"Tickets already being resold, how is this legal?""US Open disaster is my villain origin story": American tennis fans fume over 2024 presale debacle

American tennis players Coco Gauff (L), Ben Shelton (R) (Image Source: Getty)
American tennis players Coco Gauff (L), Ben Shelton (R) (Image Source: Getty)

American tennis fans hoping to watch their favorites in action at the 2024 US Open were left fuming when they encountered complications during a recent ticket presale. Several fans also complained that the tickets were already being resold at markup.

The 2024 US Open is just three months away, with the main draw matches scheduled from August 26 to September 8 at the USTA Billie Jean King National Tennis Center in Flushing Meadows.

The tickets for the event are set to go on sale on June 3. However, American Express cardholders have obtained an early access. The Amex Presale tickets, which went live on May 28, will be available through June 1 on Ticketmaster.

Fans, though, didn't have a pleasant experience when they sought the presale tickets. Several individuals said that their purchase was unsuccessful, while others reported a website malfunction and criticized the waiting time.

"I have never seen a more broken website than Ticketmaster during the US Open AmEx presale," one fan wrote on X. "Just spent 5 minutes wondering whether I actually snagged tickets."
"I ended up with nosebleed tix for the quarterfinals after trying on 3 devices and getting timed out a few times," the fan added.
"The US Open presale disaster is my villain origin story," another fan said.

Many tennis fans also claimed that the US Open tickets were already being resold at higher prices.

"Trying to buy @usopen tickets on @Ticketmaster within less than half an hour of pre-sale going online and this many tickets are already being resold at a markup - how on earth is this legal?" another fan said. "That's of course without mentioning the 20 minute circle of death that prevents you from buying any of the remaining tickets"
"My favorite is watching people resell grounds pass tickets at 2x the price," added the fan.
"Dude, I was on at exactly 9 am, and there were no AMEX pre-sale tickets available in the 1st or 2nd bowl. Only option was 3rd bowl or resale. This is why something has to be done about this monopoly," another person said.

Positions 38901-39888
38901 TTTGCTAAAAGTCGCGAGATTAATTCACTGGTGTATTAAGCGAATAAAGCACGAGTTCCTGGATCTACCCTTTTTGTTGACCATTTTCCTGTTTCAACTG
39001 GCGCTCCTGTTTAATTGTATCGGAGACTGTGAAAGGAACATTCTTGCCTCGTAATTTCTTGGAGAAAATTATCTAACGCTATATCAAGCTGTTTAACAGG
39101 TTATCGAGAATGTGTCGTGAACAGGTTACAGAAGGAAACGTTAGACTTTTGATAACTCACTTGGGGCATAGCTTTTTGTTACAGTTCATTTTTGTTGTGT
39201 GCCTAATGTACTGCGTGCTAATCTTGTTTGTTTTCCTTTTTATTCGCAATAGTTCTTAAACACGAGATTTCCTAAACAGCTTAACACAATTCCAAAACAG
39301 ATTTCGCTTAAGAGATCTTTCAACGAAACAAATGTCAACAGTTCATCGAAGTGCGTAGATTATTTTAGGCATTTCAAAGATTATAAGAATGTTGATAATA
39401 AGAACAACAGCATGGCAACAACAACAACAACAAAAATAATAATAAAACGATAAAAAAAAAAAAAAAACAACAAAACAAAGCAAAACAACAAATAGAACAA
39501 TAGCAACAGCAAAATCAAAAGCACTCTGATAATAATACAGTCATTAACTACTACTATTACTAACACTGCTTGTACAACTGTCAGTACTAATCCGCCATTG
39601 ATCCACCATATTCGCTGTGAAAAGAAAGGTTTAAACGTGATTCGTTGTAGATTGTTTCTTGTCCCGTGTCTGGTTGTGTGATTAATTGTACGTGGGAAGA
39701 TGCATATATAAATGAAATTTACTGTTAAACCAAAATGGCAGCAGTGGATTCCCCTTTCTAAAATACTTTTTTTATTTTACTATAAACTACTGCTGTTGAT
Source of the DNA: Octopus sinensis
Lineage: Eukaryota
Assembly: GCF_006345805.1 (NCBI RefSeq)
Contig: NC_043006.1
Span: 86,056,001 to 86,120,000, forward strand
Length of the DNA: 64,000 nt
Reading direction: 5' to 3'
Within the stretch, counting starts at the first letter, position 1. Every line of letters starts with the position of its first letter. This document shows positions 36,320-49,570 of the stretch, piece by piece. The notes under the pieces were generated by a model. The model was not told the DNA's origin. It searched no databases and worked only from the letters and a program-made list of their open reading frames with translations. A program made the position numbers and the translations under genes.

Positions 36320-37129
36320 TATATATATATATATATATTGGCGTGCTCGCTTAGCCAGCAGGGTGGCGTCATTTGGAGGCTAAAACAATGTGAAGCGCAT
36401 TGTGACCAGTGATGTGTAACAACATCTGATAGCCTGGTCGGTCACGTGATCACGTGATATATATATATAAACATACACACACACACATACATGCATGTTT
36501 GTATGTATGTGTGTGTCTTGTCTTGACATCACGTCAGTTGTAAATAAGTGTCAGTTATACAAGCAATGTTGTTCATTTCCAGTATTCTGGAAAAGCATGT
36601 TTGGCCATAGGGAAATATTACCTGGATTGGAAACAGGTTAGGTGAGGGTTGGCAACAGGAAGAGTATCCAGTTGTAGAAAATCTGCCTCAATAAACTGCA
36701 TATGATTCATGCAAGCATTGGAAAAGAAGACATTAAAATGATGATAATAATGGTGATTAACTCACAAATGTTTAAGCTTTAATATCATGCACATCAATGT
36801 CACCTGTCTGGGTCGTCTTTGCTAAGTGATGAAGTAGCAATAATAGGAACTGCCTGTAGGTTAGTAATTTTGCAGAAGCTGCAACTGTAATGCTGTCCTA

"Great metaphor for the grasping mass affluent experience: Amex has an exclusive presale for US Open tickets, but when you try to actually buy them you discover it’s just exclusive access to Ticketmaster resales by scalpers who bought tickets in an even more exclusive pre-pre-sale," one individual said.
"The US Open presale tickets are for resellers to grab all the tickets and make money. Not for the average fans and customers. Don't expect to buy tickets online through Ticketmaster. It's all a tease to promote the event @usopen @ticketmaster @americanexpress @USTANTC," one individual declared.

The US Open previously courted controversy over ticketing prices and questionable scheduling of tennis matches

American tennis player Ben Shelton pictured in the semifinals of the 2023 event (Image Source: Getty)
American tennis player Ben Shelton pictured in the semifinals of the 2023 event (Image Source: Getty)

This is not the first time that the US Open has been in hot water. When Serena Williams retired from tennis during the 2022 event, there was a reported surge in ticket prices.

Many fans complained that the tournament was selling passes at exorbitant rates, with the cheaper seats priced around $2,000 at the Arthur Ashe Stadium (Center Court).

For night session matches involving players like Rafael Nadal, the resale rates reportedly crossed the $11,000 mark. The edition also registered the latest finish in tournament history when World No. 2 Jannik Sinner and World No. 3 Carlos Alcaraz battled it out untill 2:50 a.m. for a spot in the semifinal.

Despite the scheduling issues, though, the organizers decided on continuing with two night session matches during the 2023 edition. That doesn't sit well with the tennis community, and the tournament was accused of prioritising money over players' well-being and fan comfort.

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